So, what I’ve learnt about being a mother so far:

  1. Time is the most valuable “thing” you can give your child;
  2. Be generous with your love and affection, even in the most frustrating of moments;
  3. Invest in things they will cherish for their lifetime – take the time to save the drawings they make for you, put their little treasures into a memory box that they can have forever;
  4. Teach them to be kind hearted and generous;
  5. Give them your pride – make sure they know that every success and failure is ok and you’re proud of what they learnt.

My mum’s dogged determination lives in me every day. Her strength, stubbornness and hopefully sense of humour remain with me. (And may I say the stubbornness and humour gene has also found its way into my daughter.)

The greatest lesson that she leaves behind is one of how short life is, and how important it is to spend time together.

Live in the moment.  Take time to experience the now.  Create memories your child will cherish in years to come and most importantly, live a life you won’t regret.

“Life teaches us to make good use of time, while time teaches us the value of life” (Unknown)

  • I love the little one line saying at the end of this. I agree and I often tell friends when they cry that they can’t afford the latest whatever for their kids. When they’re grown up, they won’t remember things, they’ll remember you! So give them some amazing memories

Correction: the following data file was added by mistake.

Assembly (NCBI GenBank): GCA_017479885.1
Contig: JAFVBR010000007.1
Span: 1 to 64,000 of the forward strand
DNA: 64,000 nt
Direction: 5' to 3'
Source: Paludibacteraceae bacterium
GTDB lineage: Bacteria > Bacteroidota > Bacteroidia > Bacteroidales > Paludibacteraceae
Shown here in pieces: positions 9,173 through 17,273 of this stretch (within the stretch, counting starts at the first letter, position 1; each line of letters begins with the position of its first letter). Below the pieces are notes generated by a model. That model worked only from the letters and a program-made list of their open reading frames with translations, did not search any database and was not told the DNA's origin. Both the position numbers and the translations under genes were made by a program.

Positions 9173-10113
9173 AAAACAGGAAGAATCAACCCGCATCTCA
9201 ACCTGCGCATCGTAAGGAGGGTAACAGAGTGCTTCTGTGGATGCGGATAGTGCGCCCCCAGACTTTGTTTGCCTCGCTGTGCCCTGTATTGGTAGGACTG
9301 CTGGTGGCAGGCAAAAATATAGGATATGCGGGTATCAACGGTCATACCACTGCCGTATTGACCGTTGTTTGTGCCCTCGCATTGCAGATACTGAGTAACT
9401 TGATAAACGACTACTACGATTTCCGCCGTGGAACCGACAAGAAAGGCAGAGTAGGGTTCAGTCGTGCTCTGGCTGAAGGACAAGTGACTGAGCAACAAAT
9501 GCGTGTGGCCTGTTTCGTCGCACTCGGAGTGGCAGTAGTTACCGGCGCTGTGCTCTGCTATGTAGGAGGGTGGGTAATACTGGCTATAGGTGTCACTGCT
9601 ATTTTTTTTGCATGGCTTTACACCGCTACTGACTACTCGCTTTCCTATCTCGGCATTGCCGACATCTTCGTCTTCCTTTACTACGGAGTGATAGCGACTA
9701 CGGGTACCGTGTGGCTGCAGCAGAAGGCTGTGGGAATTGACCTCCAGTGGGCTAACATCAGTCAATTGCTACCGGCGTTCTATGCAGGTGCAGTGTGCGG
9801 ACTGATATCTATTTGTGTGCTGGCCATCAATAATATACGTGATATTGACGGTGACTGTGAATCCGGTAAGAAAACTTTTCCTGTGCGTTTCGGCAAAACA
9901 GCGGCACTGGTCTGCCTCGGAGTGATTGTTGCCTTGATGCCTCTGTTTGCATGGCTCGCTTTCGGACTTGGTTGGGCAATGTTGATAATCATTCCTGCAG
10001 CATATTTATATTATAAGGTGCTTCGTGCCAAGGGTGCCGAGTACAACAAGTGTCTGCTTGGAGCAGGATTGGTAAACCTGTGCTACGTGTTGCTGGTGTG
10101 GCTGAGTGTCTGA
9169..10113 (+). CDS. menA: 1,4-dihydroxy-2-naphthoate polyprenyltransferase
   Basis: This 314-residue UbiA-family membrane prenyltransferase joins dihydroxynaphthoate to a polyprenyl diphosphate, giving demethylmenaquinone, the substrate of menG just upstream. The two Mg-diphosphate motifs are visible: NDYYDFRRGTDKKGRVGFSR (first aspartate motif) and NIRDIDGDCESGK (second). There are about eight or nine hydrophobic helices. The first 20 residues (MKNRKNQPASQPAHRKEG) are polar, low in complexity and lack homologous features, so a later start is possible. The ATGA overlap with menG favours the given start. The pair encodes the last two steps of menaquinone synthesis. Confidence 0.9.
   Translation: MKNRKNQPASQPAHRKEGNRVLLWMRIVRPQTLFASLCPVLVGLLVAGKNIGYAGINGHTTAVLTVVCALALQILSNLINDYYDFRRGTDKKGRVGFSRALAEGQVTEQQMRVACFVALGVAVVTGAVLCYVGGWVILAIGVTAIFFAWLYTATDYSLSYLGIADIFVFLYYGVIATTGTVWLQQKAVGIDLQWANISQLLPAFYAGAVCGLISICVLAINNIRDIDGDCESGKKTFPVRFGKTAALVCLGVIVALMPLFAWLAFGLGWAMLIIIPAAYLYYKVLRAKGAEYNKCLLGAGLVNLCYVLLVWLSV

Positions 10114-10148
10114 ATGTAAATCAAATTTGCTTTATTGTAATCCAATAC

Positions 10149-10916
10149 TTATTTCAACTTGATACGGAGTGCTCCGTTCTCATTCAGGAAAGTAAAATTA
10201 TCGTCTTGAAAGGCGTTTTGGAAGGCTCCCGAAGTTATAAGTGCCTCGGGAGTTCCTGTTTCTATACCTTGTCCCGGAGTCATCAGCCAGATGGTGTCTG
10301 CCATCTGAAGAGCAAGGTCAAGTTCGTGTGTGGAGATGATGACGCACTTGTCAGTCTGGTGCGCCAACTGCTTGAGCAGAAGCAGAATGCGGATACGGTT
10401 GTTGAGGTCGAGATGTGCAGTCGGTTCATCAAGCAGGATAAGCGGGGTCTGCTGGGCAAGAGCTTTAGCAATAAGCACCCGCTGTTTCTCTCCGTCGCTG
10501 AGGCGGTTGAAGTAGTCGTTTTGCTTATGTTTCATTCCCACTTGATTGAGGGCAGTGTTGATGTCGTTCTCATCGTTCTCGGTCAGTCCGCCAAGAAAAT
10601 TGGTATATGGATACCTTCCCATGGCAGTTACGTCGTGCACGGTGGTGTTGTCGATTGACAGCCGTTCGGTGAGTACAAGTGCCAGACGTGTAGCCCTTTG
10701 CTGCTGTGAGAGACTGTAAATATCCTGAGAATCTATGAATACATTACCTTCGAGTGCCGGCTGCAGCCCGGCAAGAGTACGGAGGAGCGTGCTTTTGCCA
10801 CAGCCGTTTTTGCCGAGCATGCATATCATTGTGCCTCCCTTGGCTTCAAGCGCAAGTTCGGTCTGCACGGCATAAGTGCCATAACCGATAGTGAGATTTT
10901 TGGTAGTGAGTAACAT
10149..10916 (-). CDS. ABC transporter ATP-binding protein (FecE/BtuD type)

• I have been thinking about this very thing a lot lately. I completely agree with you. Great words of wisdom, thank you.


  • I loved your story, and it is great that you shared your sadness with us (that is a healing thing in itself) one of the saddest thing is that most of us realise what you did when its too late and we are faced with the situation of losing someone. Time is something that we never have enough of no matter what or how much time we spend with these special people, On thing I truly believe is that you get what you give when it comes to your children. If you spend quality, loving, sharing time with them from when they first arrive, they will have more time for visiting you when they leave home to start their own nest. Parents all have to work, or return to work after having children, but dont do this too soon, treasure the small, innocent, impressionable little life you have created, whether with your partner or not, this little human needs to learn and watch its real family even if only 6 months old. Dont let your child learn from a person who gets paid to look after lots of others children in a crowded or not centre. They are great, wonderful, patient, loving people, (My daughter is one), but your creation needs to be with you. If you are not prepared to be there for them, and do not realise the responsibility required to raise your own little darling, wait until you do. These years are the most amazing and rewarding years of your life and will be in your and your childs hearts forever, and forever is plenty of time.

    • yes thanks for sharing this amazing personal experience. cheers Milena


  • Thank You everyone for your beautiful words! It’s amazing to get all of your feedback.